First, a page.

“You not gonna fight ‘em, you not gonna shoot ‘em, you not gonna stab ‘em, you gonna kill ‘em with a needle and thread.”
These are the words spoken by Big Chief Demond Melancon of the Young Seminole Hunters, who stars in the short documentary All on a Mardi Gras Day. Directed and edited by Michal Pietrzyk, the 22 minute film follows Demond and his friends as they prepare costumes for the biggest day in New Orleans: Mardi Gras. Demond makes his own costumes from scratch every year, each one more elaborate and feathered than the last. The film’s perspective on African American men defies many stereotypes and assumptions. There are so many mental benefits from being creative, and the film is especially important due to the stigma surrounding men of color discussing mental health.
After dealing with addiction earlier in his life while living with his mother who was also using, Demond turns to the art of Mardi Gras costuming as a means of creative expression. He spends all year making his costume for the Mardi Gras parade in Uptown New Orleans, and although the materials and time commitment aren’t an easy financial commitment, it’s worth it for the sense of community Demond feels. This aspect of Mardi Gras, the vibrant feathered headdresses and beaded suits, shoes, and gloves, is a keystone of African American tradition in New Orleans. Pietrzyk paints a vivid picture, much like the beads on Demond’s costumes, of the sometimes underrepresented traditions of Southern black life that only comes out once a year.
“You gotta be disciplined to learn the needle dance,” Demond contemplates whilst sewing tiny beads onto his suit. The frank shots used for the film make it all the more compelling, almost as if you’re there with the team as they prepare for the big day. Pietrzyk leaves nothing from the process out, from the first day of making the costume to the shot of Demond wearing it on his way to the parade in the back of a U-Haul. The film deliberately humanizes people and cultures who are often heavily and unfairly stereotyped. All on a Mardi Gras Day introduces us to a perspective of African American culture that many of us may not have been aware of.
Following the screening of All on a Mardi Gras Day was the short film The Maze. It tells the story of the MacArthur Maze in San Francisco, an essential highway which affected the lives of many in the area, particularly minorities, and goes on to spark a bigger conversation about the use of transportation systems to displace people of color and the lower class. The highway is dubbed the Maze because of how it sections off different parts of the city in a way which is both confusing and prone to heavy traffic. The director, Serginho Roosblad, sews together stories of people currently living under the highway with stories of the past describing how the ports and railroads separated residents from more technologically advanced parts of the city, and gave them nothing in return.
For example, Roosblad includes shots of a protest going on next to the Maze where a Native American speaker demonstrates that the highway had been built on the largest Native burial ground in San Francisco, Shellmound. In return, all the city gave them was a small, rocky fountain next to the former site and a street called Shellmound Street. “There’s no honor left,” says the speaker. More shots provided glaring juxtapositions of nature and extreme urbanity meshed together. Peaceful shots of sea birds digging in the sand are followed by ominous pans of the Maze looming over the beach.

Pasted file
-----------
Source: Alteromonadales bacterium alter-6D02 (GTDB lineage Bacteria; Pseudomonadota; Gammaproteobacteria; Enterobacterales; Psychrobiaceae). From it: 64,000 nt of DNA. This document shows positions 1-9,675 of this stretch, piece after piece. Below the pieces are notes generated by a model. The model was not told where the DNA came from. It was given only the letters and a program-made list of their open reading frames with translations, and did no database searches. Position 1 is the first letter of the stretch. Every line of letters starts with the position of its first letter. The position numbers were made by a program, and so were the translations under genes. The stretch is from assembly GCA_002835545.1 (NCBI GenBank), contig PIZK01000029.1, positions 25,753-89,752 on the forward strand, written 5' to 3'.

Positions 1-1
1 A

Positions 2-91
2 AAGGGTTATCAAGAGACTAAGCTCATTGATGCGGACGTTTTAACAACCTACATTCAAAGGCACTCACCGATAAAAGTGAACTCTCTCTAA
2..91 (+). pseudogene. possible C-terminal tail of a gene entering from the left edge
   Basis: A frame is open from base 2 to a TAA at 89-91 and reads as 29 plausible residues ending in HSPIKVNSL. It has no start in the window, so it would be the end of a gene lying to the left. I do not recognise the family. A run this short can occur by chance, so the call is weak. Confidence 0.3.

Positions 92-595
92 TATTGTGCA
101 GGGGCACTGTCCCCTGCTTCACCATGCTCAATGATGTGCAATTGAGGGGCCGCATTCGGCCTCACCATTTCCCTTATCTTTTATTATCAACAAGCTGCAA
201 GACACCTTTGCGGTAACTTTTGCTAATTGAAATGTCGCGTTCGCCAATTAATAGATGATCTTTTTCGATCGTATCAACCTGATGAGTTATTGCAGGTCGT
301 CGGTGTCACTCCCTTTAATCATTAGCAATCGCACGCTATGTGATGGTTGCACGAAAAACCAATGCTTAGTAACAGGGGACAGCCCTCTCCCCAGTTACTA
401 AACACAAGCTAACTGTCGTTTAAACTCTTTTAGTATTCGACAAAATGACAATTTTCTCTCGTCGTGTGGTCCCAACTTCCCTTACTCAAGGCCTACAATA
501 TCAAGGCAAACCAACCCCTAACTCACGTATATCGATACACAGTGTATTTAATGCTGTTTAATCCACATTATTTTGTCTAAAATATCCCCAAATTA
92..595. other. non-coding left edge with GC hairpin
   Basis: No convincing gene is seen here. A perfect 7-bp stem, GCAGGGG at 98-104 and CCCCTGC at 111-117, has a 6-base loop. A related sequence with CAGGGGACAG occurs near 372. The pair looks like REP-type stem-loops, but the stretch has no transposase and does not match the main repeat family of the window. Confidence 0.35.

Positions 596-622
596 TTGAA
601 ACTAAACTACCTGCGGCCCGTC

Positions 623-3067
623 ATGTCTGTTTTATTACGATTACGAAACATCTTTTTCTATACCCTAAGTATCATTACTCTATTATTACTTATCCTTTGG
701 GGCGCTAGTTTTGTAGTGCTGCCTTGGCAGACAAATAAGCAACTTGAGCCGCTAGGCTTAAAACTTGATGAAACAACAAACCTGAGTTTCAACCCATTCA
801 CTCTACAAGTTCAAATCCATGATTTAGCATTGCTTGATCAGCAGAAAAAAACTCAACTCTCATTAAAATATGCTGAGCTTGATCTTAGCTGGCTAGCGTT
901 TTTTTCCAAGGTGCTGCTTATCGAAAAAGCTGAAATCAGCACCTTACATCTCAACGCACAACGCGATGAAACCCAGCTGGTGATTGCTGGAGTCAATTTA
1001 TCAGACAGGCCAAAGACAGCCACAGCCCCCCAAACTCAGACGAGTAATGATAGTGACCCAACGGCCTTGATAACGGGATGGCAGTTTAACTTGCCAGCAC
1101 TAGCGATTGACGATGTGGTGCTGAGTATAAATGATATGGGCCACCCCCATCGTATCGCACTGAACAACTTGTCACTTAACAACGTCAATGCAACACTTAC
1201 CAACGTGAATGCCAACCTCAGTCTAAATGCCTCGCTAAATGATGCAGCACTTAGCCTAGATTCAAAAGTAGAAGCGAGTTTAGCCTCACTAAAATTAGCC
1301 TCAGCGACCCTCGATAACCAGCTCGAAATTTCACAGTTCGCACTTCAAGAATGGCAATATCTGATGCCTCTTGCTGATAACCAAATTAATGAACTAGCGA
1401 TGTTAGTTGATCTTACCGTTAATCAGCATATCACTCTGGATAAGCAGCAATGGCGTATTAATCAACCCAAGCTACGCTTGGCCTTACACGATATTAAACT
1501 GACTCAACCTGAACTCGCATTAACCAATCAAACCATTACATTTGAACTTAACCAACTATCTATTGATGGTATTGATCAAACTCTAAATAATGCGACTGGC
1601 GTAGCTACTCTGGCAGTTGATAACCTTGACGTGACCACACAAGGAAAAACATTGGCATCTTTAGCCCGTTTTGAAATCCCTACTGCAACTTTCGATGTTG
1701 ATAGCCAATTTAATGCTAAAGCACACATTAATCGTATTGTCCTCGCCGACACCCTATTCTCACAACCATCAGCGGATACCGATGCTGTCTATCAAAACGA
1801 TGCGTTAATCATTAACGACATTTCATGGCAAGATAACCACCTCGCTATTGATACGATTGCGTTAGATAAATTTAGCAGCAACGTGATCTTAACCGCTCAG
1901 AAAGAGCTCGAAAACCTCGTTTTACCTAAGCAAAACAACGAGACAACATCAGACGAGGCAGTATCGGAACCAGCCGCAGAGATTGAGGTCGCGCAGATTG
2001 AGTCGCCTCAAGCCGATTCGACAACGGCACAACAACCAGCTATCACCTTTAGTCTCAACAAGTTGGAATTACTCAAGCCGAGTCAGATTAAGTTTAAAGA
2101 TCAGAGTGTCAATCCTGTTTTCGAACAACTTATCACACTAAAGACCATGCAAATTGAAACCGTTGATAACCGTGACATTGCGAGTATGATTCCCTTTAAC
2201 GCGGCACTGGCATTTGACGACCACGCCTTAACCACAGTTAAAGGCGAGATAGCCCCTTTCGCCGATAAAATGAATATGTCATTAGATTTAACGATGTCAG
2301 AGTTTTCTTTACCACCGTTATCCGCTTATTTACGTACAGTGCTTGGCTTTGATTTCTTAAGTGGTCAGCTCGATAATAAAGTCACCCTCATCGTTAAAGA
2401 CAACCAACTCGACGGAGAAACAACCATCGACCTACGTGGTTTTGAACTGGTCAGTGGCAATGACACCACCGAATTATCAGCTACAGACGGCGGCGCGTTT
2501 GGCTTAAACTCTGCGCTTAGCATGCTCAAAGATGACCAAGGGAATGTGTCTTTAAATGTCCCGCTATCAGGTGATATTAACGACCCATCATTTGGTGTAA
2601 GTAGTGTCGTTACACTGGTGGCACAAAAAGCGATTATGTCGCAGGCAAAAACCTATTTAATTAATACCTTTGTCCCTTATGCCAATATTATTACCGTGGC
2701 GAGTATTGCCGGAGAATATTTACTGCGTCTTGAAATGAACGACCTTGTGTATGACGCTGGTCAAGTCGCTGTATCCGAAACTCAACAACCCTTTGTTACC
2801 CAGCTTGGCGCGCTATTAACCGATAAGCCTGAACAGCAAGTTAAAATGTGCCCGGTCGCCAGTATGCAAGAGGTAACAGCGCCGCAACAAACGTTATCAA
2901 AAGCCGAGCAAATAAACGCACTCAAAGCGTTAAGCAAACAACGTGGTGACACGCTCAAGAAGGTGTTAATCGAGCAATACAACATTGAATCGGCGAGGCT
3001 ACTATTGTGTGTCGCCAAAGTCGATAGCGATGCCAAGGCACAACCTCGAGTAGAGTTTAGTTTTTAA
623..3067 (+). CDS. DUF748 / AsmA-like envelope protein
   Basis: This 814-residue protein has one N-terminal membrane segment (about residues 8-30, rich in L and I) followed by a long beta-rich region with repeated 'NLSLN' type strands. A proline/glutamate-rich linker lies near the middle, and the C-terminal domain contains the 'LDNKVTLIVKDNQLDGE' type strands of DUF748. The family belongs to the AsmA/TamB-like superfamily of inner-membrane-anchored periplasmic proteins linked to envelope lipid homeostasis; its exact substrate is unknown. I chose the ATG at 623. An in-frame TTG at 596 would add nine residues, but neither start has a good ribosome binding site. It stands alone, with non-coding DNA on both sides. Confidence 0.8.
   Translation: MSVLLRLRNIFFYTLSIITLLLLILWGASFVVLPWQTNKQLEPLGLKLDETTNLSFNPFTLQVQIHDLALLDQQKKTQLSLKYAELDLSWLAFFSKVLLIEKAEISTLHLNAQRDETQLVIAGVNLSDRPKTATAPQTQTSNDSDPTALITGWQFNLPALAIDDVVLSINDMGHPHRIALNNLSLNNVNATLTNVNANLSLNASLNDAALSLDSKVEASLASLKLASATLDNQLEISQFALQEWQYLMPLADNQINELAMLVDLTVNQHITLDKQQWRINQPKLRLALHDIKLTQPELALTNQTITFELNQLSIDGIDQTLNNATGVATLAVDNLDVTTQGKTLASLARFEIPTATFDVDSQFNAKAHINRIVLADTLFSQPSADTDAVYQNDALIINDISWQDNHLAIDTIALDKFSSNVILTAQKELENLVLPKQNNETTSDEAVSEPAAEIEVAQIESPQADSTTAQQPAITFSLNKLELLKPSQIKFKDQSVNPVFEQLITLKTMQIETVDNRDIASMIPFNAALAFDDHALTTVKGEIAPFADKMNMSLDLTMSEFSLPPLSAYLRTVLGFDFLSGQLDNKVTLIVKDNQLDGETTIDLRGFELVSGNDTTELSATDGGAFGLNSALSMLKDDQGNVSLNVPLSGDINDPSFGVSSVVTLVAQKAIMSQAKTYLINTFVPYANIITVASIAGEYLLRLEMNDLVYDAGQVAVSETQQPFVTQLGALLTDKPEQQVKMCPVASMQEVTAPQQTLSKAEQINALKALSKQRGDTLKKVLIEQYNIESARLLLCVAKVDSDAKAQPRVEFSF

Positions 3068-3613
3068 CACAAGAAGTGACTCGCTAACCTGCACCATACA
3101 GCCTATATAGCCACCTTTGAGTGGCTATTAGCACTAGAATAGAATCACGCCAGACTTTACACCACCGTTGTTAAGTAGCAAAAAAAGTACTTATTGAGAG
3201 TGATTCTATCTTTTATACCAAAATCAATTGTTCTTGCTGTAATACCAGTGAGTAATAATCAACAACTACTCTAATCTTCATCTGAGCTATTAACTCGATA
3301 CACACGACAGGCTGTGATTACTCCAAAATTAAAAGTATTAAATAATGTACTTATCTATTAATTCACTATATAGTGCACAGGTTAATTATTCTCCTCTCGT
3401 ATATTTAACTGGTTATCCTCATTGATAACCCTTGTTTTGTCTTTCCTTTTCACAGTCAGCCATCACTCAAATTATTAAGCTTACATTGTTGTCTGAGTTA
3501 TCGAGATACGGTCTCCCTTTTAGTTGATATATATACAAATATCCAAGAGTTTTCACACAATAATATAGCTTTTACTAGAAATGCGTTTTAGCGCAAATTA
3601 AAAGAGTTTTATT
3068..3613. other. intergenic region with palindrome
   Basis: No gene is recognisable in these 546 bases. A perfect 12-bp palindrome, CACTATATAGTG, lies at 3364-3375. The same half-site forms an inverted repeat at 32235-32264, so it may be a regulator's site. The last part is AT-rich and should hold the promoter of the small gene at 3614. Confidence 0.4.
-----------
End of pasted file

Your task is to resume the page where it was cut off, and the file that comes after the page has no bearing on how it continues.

Although Roosblad does provide enlightening knowledge about the Maze and the cultural havoc it wreaks, I would have liked to see more follow up with the people whose lives were displaced by the incoming of the highway, and with the people it brought with it. Most of the stories, from the Native protestors to the homeless Black people and extradited minorities, aren’t given satisfying conclusions, nor are they strongly tied together. It would have been interesting to see how the voices of the displaced are making changes, and what else can be done to combat gentrification and cultural segregation.
There are definite similarities between both short films. Both discuss senses of belonging in a way I’ve never seen before. In All on a Mardi Gras Day, Demond gains a community through his costumes and becomes the prominent “Big Chief,” while previously he’d been an aimless addict. In The Maze, on the other hand, people had lost their sense of belonging due to the flood of condos and rich white people brought on by the building of the Maze, pushing long-time residents out. The interviews in Roosblad’s film highlight the violent effects of gentrification that need to be addressed. Both films are necessary. They show pieces of lives that would have been less known if the films hadn’t been made, and pieces of people whose identities are threatened because of their surrounding environments. Personally, I was mostly unaware of the Black Mardi Gras culture in New Orleans until I watched Pietrzyk’s movie.
Finally, I think it’s mandatory that I mention that I watched both of these films online. Due to the outbreak of COVID-19 and subsequent self isolating, all Seattle theatres have had to temporarily close. As an alternative, Northwest Film Forum is making their screenings available online. Most of the tickets are free (although they always accept donations!) and all you have to do is select your tickets, wait to receive a password to log in half an hour before screening begins, and enjoy! Although the change is a lot to get used to, it’s incredibly important to support local businesses and art centers. This is one way you can do so!
All on a Mardi Gras Day and The Maze were part of Northwest Film Forum's ByDesign Festival, which streamed online March 18-22, 2020. For event information see here.